• There is no fear or taboo about kids playing games and wasting time compared to western culture; but seen as dedication and benefit- much like sporting events.
  • Teams are sponsored by huge companies in Korea such as SK Telecom and CJ E&M Company; large well known corporations.
  • Jae Dong has a ‘game face’ in which he hides his emotions- due to his beliefs growing up of how a man should act. The masculinity and gender through e-sports is also demonstrated due to the lack of female involvement. These expectations of a male can be somewhat related to western culture.

Game and Life

Autoethnography, for sure, a process and a product with the combination of autobiography and ethnography, it helps us to understand cultural experiences or cultures by analyzing their own experiences. Well, I was like “What is that?” at the beginning of the class. For me to understand this in an easier way, autoethnography is writing a “story” to tell other people what your own experience and connect it to different aspects, like social, cultural and political.

 

In Week 2, I was excited and amazed by the documentary “State of Play” (2013) by Steven Dhoedt. The title gave me a really big hint towards the documentary before I watched. It sounds like an achievement or honor. To be called “state of play” should be a really big gaming industrial country. I guessed it right which is Korea to have such honor to be called that. The documentary is not only about “Play”, but exploring the gaming career by looking at groups of youngsters who tried hard to become professional players and top players in a game called “StarCraft”. I felt normal towards the documentary and I did not surprise about the fact that they were trying hard to become a top player, but more of that, the importance or procedure to become a top player was harsh and dilemma. It was interesting to watch that I felt the same way when I was the same age as who they were. Here is something I noticed and reflected after I watched the documentary:

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I feel “jealous” or upsetting about the top player Lee Jae Dong. He was a StarCraft player that made 135000 euros in 2007 and he started to play when he was 16. It gives me a sight that Korea gaming career can make a lot of money based on the players’ ranking or fame. The fans totally shocked me, which I thought there should be guys but instead all of his fans are girls. The gender is significant. Guys are playing the game to compete for the single seat into the famous team and become the representative to join the competition. I was so jealous about the facts he earned a lot of money by only playing StarCraft and had such a fan base. However, I feel upsetting about the fact that Lee did not enjoy playing the game at all during the time StarCraft was overwhelmed. He played for work and not for fun by the evidence that his face did not show any joyful or happiness. I feel like it shows a cultural statement about Korea gaming industry that players focus their practice and listen to their coach to play a strategic game. Comparing to Australia, the fame of being a gamer does not sound big or proud in Australia from what I know. Esport here in Australia does not sound as popular as Korea and it proves that its unique cultures of gaming.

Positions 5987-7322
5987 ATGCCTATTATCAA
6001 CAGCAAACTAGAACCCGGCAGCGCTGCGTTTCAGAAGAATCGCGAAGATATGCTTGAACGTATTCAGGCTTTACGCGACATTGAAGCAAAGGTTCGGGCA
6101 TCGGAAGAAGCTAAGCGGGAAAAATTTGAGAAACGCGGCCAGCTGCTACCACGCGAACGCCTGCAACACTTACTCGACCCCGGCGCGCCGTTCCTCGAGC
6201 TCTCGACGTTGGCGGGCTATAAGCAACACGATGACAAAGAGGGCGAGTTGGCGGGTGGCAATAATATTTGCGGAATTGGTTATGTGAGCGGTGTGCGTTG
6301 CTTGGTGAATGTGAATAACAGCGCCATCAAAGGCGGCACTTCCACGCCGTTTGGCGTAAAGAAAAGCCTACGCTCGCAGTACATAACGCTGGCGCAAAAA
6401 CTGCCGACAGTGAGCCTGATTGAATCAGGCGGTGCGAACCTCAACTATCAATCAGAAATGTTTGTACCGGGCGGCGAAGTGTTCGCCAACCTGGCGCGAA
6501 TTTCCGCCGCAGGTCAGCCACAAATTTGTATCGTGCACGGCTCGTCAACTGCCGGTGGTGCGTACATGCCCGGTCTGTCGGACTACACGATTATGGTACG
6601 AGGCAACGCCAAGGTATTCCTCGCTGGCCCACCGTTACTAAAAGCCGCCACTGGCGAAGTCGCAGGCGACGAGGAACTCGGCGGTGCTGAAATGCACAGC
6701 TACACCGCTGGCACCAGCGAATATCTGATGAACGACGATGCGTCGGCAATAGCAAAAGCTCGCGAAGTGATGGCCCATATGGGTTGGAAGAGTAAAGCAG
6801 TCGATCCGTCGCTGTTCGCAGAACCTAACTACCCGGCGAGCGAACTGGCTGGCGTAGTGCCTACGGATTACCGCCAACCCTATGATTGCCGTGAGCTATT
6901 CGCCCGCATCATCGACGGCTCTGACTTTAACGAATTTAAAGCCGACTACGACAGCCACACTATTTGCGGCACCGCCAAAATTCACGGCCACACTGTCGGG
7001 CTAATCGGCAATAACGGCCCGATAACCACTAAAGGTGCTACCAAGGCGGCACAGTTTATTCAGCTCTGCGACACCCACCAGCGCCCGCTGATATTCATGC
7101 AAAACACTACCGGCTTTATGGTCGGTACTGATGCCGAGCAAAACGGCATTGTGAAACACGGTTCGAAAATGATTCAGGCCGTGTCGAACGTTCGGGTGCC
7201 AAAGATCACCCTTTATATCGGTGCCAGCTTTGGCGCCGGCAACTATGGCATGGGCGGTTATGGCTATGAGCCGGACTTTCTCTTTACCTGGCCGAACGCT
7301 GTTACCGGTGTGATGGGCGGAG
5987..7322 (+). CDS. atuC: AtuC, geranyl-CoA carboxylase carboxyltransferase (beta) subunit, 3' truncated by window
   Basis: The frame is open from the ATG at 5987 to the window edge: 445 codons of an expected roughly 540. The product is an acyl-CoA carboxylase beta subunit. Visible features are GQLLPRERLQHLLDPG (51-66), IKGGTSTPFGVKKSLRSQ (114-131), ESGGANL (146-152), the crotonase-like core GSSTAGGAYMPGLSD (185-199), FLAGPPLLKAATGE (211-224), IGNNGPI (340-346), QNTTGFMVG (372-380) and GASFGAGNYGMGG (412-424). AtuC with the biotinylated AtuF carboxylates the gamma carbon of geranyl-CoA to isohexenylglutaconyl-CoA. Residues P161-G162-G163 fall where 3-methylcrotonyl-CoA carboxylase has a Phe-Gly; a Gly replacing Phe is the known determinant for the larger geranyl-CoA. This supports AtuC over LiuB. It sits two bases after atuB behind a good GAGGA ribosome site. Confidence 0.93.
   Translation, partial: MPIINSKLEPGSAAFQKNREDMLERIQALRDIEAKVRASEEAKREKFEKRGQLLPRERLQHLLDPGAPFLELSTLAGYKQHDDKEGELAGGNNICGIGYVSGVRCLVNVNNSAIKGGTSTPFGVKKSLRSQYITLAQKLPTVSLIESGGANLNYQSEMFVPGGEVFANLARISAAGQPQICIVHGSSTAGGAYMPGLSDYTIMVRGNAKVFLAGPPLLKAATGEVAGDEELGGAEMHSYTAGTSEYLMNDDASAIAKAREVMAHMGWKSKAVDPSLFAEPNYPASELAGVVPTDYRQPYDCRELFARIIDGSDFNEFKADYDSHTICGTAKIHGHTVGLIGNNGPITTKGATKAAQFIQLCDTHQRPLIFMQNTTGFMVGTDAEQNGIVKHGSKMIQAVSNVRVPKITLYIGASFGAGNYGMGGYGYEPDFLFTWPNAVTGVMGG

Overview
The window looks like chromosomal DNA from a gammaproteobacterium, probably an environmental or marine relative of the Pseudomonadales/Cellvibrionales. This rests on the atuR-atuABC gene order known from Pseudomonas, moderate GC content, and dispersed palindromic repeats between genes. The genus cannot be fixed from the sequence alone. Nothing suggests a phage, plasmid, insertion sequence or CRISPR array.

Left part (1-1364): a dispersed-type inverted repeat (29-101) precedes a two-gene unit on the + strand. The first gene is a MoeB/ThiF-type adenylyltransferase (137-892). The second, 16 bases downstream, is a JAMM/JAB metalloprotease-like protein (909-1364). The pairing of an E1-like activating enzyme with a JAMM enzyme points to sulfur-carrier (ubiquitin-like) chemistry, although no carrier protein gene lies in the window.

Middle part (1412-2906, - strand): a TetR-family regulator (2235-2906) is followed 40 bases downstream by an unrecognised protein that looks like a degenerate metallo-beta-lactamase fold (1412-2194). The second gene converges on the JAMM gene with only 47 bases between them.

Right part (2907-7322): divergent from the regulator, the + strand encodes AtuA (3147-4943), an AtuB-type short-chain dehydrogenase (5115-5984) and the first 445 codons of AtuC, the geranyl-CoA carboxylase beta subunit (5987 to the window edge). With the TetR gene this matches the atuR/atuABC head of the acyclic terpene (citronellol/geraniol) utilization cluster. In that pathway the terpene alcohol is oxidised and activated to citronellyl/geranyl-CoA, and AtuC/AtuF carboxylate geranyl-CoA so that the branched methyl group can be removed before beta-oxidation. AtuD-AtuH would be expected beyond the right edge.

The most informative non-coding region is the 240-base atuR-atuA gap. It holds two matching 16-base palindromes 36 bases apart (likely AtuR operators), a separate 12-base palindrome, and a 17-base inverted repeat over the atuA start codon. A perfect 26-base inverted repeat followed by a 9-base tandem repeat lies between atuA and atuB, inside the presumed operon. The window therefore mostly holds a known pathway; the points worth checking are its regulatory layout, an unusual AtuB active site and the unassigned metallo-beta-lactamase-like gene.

The documentary also made me amused about the differences between a professional player and a student who wishes to become a professional player.

I saw how enthusiastic the “newbie” tried so hard to become a professional player that he attended over 7 times and all failed, but did not stop his dream to become true. Meanwhile, the professional player was having harsh time with loads of practice and lack of studying. I could not imagine how would he be if he joined the pro team.